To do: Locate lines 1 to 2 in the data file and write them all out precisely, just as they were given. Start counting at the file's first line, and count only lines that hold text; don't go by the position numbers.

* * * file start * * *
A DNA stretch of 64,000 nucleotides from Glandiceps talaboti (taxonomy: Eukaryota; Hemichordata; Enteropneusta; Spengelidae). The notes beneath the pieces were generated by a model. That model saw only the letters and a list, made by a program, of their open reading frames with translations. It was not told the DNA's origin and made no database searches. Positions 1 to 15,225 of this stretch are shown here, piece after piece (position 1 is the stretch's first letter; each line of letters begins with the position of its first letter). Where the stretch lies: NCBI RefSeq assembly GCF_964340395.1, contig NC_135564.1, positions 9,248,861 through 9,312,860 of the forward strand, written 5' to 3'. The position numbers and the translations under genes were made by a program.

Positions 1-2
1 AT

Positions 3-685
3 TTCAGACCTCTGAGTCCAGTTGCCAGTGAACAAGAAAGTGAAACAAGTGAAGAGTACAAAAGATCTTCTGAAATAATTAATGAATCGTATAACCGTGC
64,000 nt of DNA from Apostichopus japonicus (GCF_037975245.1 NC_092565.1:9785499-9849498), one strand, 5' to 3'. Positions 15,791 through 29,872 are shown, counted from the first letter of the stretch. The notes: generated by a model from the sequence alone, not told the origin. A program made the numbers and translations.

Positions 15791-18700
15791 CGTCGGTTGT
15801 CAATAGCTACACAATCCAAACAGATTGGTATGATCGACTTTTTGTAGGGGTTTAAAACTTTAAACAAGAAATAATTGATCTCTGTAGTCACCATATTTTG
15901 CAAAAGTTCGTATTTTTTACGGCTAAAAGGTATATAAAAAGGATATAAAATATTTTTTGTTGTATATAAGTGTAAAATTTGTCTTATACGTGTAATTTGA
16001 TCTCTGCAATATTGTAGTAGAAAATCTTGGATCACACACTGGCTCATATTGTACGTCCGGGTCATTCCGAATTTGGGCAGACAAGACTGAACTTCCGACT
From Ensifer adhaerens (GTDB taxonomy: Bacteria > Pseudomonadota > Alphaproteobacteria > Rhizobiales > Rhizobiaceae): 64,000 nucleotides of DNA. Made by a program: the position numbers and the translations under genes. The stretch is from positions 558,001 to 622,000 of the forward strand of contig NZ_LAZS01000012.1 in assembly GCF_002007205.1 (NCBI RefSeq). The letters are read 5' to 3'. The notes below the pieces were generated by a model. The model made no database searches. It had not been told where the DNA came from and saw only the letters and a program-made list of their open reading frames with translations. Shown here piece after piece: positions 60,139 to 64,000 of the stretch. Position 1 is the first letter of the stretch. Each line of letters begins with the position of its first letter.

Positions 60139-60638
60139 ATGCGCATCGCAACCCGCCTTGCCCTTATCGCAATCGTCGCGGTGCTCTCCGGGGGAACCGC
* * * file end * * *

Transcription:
A DNA stretch of 64,000 nucleotides from Glandiceps talaboti (taxonomy: Eukaryota; Hemichordata; Enteropneusta; Spengelidae). The notes beneath the pieces were generated by a model. That model saw only the letters and a list, made by a program, of their open reading frames with translations. It was not told the DNA's origin and made no database searches. Positions 1 to 15,225 of this stretch are shown here, piece after piece (position 1 is the stretch's first letter; each line of letters begins with the position of its first letter). Where the stretch lies: NCBI RefSeq assembly GCF_964340395.1, contig NC_135564.1, positions 9,248,861 through 9,312,860 of the forward strand, written 5' to 3'. The position numbers and the translations under genes were made by a program.

Positions 1-2